Milk Relief Soap™ is not your ordinary soap.
Milk Relief Soap™ is genuinely hand-mixed from scratch, carefully hand-poured, and left to cure naturally for several weeks. Every finished bar of Milk Relief Soap™ is unique as a result; no two bars look exactly alike. None of them look perfect and sterile like mass-produced soap.
As pictured above, the underside of the bars appear a little paler and perhaps powdery at times. That is completely normal for this natural handmade soap made by the traditional cold process method. Below are some tips to ensure you get the most mileage out of Milk Relief Soap™.
How to store Milk Relief Soap™ (Important!)
Unlike mass-produced soap, Milk Relief Soap™ is brimming with natural glycerin, and the glycerin attracts moisture from the air – that is how glycerin works to keep your skin moisturized. However, if the environment is particularly humid, the glycerin in the soap will attract extra moisture from the air and Milk Relief Soap™ may start to “sweat” as a result. Although this is only a sign of good soap, it’s a good idea to store Milk Relief Soap™ in a cool, dry place for that reason.
Milk Relief Soap™ will not go “off” although it is made with plenty of fresh whole milk. But it will continue to “breathe” long after its curing process has been completed. For that reason, we do not package the soap until just before dispatching. Our soap box made with 100% recycled paper comes with “breathing holes” to prevent Milk Relief Soap™ from sweating. You can keep Milk Relief Soap™ for a prolonged period of time, but we recommend freezing the soap in an airtight bag or container if you intend to store it for more than a few months, to prevent it from shrinking by losing too much moisture, or from sweating by drawing too much moisture in a humid environment. Yes, Milk Relief Soap™ is a “living” soap!
Keep it dry!
Milk Relief Soap™ does not contain any synthetic hardeners like mass-produced soaps most people are used to today, so it is important to keep this handmade soap as dry as possible between uses to prevent it from wasting away. A well drained soap dish like the one pictured above will be ideal for this purpose. There are many soap dishes out there that are made of attractive natural wood as well.
Vinegar rinse or not?
We have been washing our hair with a bar of plain soap for over 15 years. It’s simple. You get in the shower, wet your hair with hot water, rub your hair all over with a bar of soap, lather it up by massaging the scalp with the tips of your fingers just like you would with shampoo. Milk Relief Soap™ rinses off easily, too.
By the way, when you start washing your hair with Milk Relief Soap™, your hair may feel a little oily for the first few times if you have been using commercial shampoo and conditioner for a long time. This is an indication that Milk Relief Soap™ is dissolving the buildup left by conventional shampoo and conditioner. Persevere a while and you will soon have soft, silky hair naturally without the help of synthetic agents.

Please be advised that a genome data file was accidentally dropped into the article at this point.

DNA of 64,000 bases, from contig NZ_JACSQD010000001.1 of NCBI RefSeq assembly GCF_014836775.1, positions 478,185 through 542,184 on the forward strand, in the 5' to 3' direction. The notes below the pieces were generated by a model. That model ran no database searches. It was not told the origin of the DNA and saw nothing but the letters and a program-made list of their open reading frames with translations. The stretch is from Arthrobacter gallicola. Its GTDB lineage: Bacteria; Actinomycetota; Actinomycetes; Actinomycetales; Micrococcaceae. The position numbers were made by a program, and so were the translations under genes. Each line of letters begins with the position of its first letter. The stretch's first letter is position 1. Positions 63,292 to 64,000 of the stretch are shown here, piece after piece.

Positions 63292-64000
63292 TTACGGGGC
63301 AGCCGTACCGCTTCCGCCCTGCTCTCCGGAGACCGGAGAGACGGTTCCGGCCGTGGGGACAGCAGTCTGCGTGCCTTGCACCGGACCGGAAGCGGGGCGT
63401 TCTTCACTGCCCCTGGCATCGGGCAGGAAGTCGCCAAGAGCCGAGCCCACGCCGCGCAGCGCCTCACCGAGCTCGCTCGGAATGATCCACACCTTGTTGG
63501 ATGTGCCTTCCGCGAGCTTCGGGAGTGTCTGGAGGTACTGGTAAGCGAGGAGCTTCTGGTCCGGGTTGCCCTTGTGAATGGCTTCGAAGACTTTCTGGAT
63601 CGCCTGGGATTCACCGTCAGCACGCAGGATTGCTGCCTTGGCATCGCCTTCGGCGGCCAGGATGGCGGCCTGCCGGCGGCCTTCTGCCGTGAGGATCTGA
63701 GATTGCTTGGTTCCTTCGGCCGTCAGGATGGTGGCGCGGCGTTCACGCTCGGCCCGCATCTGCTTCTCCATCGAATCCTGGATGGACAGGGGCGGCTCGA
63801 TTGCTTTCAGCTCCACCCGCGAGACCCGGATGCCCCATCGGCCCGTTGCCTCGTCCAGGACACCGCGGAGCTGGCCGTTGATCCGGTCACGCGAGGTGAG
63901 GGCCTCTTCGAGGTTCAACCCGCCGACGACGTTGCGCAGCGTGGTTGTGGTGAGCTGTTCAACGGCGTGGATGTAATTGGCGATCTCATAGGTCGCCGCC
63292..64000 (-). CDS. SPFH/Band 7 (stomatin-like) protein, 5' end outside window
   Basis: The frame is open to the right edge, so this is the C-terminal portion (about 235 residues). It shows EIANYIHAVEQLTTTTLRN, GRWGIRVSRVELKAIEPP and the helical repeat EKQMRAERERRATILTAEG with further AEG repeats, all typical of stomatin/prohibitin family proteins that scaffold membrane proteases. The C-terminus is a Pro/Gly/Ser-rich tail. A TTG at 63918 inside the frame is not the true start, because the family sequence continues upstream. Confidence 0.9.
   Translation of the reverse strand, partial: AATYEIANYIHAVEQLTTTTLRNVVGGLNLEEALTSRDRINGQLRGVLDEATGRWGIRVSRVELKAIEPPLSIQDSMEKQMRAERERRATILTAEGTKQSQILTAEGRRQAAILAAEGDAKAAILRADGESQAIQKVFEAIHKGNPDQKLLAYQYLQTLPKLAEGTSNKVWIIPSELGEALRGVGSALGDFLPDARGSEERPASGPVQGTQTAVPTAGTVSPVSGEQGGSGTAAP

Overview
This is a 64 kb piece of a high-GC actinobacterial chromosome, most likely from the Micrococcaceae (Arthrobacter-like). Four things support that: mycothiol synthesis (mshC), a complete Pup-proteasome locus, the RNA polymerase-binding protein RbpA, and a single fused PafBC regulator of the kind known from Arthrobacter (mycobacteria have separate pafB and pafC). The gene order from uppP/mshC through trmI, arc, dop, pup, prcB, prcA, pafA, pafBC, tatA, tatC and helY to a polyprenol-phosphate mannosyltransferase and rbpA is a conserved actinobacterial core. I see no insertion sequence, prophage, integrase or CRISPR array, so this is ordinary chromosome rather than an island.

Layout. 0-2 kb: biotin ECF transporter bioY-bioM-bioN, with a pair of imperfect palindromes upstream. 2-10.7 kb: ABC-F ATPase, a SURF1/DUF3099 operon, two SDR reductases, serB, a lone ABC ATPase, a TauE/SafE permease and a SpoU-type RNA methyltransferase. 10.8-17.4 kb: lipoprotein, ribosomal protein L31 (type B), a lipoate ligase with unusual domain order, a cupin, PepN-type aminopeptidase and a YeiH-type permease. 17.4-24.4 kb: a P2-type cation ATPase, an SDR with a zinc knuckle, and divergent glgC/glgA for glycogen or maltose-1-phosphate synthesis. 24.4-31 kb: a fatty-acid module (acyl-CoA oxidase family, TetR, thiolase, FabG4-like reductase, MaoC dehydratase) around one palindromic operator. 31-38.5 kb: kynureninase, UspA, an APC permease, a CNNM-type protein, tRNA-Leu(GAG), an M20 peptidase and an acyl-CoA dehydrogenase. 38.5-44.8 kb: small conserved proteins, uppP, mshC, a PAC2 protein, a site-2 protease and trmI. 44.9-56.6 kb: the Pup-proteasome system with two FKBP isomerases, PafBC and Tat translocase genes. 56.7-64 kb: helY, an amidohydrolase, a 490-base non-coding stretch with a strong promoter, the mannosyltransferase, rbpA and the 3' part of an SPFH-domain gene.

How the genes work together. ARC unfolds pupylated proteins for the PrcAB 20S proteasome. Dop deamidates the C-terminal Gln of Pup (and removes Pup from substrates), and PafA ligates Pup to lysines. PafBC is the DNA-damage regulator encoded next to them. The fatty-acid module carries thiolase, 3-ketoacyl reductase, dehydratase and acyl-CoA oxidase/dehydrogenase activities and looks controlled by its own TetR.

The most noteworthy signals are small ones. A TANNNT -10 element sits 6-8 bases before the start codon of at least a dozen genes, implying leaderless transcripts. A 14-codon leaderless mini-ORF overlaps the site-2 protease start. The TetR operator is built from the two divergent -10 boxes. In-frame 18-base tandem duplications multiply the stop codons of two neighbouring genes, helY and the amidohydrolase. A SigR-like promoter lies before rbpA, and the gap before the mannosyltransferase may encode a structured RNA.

Now, we used to do a vinegar rinse after washing hair to neutralize the alkalinity of soap. Here’s how:
You have a shallow bowl ready in your shower, fill it with hot water, and put in maybe a tablespoon of vinegar (organic apple cider vinegar is best) and a tiny wee drop of oil (optional – virgin coconut oil is best). You then dip your hair in the bowl and swish it around a bit to make sure vinegar water has made contact with most of your hair. Once it’s done, pour the remaining vinegar water over the back of your head. Rinse under the shower and you are done. [Caution: Just put a tiny wee drop of oil in the bowl. Too much oil will make your hair oily!]
We have not felt it necessary to do a vinegar rinse since we started using Milk Relief Soap™, because this soap doesn’t alter our hair’s pH too much and strip it of all its natural oils. We come out of the shower, and our hair is back to its normal silky state within minutes. However, if you are going straight from conventional shampoo + conditioner to a bar of soap only, you may feel the need to use a vinegar rinse at least for a time. After a while, your hair will adjust just fine, at least from our experience.
Note: Milk Relief Soap™ does not contain synthetic detangling agents found in commercial shampoos and conditioners, so if you have long hair, brushing it before washing may be a good idea. Vinegar rinse will help in this respect, too.
Not in the eyes!
Milk Relief Soap™ is as mild as can be on your skin as well as your baby’s and children’s skin, but it is pure soap. So if you get soap in the eye, it will hurt. It is easily avoidable, though. Would you use a synthetic detergent just so that Junior’s eyes won’t hurt? The overall benefit of using real soap made with goat’s milk far outweighs this minor “disadvantage.” Not getting soap in the eye is an obvious common sense practice as people had always known down through the centuries.
A little tip for natural lice prevention
We make no claims, but here is the information you may be interested. Olive oil and coconut oil kill lice by dissolving their exoskeletons. Milk Relief Soap™ contains plenty of both oils. Other oils do not offer the same effect. So, using Milk Relief Soap™ regularly on your children’s hair may assist in preventing lice. The key is to leave the lather on their hair for as long as possible. You can achieve this by starting with washing their hair with Milk Relief Soap™, and leaving it unrinsed while you wash their bodies.
Like our soap?
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